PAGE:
Wednesday, October 20, 2010

An alternative to collages ......

A friend of mine, who had a mother-in-law with a significant birthday, asked me if I could put together a collage of old photos of her life that he and his wife could give her as a birthday present.  I agreed to do it but was not overly enthusiastic about constructing the types of collages I had seen others make. 

Usually these collages are the result of hours, even days,  of work collecting the old photos, negatives, computer files and developing a system of filing that will allow these precious memories to be returned to their respective owners.  When this is done there are even more hours put into making the construction which, generally, is a physical one that brings its own set of problems.  All this produces, to my mind, a homogeneous mass of imagery that as a unit does not have any picture merit when hung on a wall.

I don't mean to demean them - a huge amount of work goes into making them not to mention the consideration that has to be given that there is 'fair representation' of all the people in the collage.  You know the sort of thing.  "I see there are three photos of Mary and only one of me!"  or  "Of all the photos you had of me you picked that one .... in THAT dress!"  You get the idea.

So, I decided I would try something different ......

The first job was to scan the photos.  I have an Epson 4990 scanner.  It's an old scanner and is now discontinued and replaced by a newer model - the Perfection V750-M Pro Scanner - which has a significant price tag of around $850.  Mine is still working fine and I don't do much more scanning than the odd document, photo and old negative so I guess I'll keep using it for a while longer.  I don't use any of the bells and whistles that it comes with.  I tend to be a person who likes the army rule of KISS - Keep It Simple Stupid - so I set up the scanner software relative to what I am scanning.  In this case it was a photo, so set it up for photos - some at 300 dpi, others at higher resolutions to give me larger images that I could fix in Photoshop Elements.  Some of them were in bad condition and some were very small.  Some were both.  The process of scanning the photos and restoring them is also to make them equal in size and appearance.  This a time-intensive task and if you don't have patience then use one of the many places that offer this service otherwise you will be less than enthusiastic when you get part way through the project and it will show.

Once I had all the photos restored and sized it was time to place them in my collage.  I had visualised a picture - a table with a family tree being drawn up on parchment complete with quill pen and a bottle of ink on a beautiful wooden table and the photos scattered (artistically) around the work area.
First I needed pictures of a table, a quill pen and an ink bottle.  I would gladly have photgraphed them but I didn't have any or even access to any so I used stock photos from iPhoto.

Wood image from iPhoto duplicated and rotated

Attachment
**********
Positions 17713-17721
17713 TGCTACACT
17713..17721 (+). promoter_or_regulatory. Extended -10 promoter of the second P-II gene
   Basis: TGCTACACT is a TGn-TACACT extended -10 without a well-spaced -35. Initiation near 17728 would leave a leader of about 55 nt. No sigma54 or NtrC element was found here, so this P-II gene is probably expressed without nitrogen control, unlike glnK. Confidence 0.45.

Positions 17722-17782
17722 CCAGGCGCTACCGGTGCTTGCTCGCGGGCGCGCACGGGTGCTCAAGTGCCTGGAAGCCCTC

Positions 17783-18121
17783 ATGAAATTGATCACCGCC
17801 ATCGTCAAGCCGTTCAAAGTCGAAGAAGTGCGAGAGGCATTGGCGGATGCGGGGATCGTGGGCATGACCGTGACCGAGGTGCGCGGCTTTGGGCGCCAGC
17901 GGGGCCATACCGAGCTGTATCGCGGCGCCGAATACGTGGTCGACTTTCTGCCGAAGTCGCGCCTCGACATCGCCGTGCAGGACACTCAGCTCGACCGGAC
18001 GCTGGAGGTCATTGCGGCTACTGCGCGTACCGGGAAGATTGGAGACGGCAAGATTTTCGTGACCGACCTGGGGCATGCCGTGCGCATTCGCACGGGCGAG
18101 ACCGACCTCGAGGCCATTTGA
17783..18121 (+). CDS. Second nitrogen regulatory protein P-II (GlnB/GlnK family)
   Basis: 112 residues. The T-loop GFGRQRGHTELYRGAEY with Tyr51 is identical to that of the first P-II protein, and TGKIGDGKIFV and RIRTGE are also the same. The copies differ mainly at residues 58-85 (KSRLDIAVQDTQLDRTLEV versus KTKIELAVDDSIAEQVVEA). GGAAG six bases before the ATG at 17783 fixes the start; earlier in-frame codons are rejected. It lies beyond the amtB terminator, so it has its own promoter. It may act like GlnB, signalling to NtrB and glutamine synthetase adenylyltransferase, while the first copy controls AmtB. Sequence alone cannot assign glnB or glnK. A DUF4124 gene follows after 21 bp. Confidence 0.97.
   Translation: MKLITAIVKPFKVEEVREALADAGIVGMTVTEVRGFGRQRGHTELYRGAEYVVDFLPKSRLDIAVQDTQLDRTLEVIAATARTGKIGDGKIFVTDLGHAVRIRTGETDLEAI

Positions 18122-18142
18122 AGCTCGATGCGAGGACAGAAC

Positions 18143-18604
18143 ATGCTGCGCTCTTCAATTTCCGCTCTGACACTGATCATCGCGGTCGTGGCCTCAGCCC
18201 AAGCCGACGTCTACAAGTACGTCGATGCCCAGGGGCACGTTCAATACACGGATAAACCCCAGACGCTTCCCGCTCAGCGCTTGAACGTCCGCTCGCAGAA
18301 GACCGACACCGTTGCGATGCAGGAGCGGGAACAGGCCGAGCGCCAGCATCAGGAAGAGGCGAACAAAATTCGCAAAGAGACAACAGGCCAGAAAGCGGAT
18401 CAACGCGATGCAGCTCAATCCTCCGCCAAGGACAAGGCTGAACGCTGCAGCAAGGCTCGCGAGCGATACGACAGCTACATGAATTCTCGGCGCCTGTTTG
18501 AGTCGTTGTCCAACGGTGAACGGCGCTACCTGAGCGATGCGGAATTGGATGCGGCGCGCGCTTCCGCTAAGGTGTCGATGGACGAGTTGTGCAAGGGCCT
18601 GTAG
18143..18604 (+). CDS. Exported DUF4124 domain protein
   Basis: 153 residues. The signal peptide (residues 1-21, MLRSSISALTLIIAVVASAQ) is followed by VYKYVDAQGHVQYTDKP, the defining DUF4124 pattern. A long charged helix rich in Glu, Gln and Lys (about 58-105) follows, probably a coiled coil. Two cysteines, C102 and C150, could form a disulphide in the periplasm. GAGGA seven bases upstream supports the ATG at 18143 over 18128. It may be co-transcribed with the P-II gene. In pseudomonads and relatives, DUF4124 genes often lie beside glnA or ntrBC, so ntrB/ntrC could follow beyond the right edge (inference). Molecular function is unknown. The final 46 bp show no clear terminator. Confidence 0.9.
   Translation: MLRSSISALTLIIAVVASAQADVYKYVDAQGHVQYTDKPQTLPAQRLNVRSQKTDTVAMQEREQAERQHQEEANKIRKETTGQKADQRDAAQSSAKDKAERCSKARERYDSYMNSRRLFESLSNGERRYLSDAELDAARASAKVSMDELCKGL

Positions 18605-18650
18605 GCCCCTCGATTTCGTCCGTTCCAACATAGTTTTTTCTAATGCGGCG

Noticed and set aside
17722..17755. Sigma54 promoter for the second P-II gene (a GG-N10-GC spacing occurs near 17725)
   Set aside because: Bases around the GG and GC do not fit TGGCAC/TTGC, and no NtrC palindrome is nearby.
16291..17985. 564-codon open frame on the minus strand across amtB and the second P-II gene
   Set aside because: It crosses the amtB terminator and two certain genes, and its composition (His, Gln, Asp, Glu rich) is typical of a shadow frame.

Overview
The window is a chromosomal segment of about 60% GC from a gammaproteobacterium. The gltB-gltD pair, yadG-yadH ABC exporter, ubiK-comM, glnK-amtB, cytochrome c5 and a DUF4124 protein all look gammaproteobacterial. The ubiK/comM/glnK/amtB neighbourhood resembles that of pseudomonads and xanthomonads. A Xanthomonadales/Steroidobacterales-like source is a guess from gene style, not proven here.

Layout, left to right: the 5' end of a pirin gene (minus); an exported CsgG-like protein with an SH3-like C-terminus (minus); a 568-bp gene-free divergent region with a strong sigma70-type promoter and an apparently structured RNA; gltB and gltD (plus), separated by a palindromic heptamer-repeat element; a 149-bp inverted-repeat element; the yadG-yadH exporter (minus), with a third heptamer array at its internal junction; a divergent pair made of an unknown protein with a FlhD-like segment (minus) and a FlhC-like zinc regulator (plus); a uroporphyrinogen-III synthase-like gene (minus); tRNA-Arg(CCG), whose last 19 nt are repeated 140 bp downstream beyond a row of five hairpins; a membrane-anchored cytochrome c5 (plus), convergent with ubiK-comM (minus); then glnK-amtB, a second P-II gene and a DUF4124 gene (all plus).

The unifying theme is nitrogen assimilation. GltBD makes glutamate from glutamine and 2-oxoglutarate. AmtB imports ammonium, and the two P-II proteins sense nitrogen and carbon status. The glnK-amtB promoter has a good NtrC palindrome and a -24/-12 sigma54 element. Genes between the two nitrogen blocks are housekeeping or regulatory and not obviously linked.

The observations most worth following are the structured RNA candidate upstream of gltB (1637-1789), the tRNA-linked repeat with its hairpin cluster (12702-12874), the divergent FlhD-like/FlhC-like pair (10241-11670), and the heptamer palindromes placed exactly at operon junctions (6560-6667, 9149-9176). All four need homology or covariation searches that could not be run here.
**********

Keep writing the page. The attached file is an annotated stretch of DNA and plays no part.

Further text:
Pen and Quill from iPhoto
 I wasn't able to use the shadow that came with the pen and quill (ignorance on my part) so I cut the pen and quill, less the shadow, and brought them into my photoshop file.

The next thing I needed was a family tree.  Luckily I had a program called Coreldraw which I was familiar with so it was relatively quick to construct a page with the family lines on it and export it as a jpeg.

Family Tree parchment created in CorelDraw

Next step was to put the ink bottle and quill on the table.  But as you can see they don't look realistic without the shadow.
Ink bottle and quill without shadow

So, I created a shadow.  There are various ways of doing this.  You can load up your palette with black and reduce the opacity then use a very soft brush and paint the shadow.  That's if you're a bit of an artist.  I'm not that much of an artist so I painted a fairly hard-edged black shadow, softened it with Gaussian blur and then changed the layer opacity to about 65%.

Shadow added on a separate layer

Now to add the photographs.  The job wasn't overly difficult - just time consuming.  It was a case of placing the photos in a reasonable chronological order, sizing them and rotating them so they looked liked they belonged. 
Added picture

A further small refinement was to create a very small shadow under each photo as though the light was from above otherwise they would look 'too clean' and unrealistic.  I achieved this by duplicating the photo layer then using the fill (paint tin) tool and clicking on the photo and filled the photo area with black

Black fill.  Original photo layer is underneath and turned off.
Then I applied a Gaussian blur (about 5 in my case)

Gaussian blur applied
and reduced the opacity (to about 65%) so that it looked grey and so you can see 'through' the shadow. 

Opacity changed to allow layers below to show
To complete the shadow effect, I moved the layer below that of the photo, then shifted the shadow so that it showed.
Shadow layer moved down and to the right.  Photo layer moved above the shadow layer 
Now repeat for the rest of the photos ......

The last job was to put in radial gradient to create a vignette that resembled a lamp selectively lighting the table and you have the finished collage.

Click on the image to get a larger size - reduced resolution.

No comments:

Post a Comment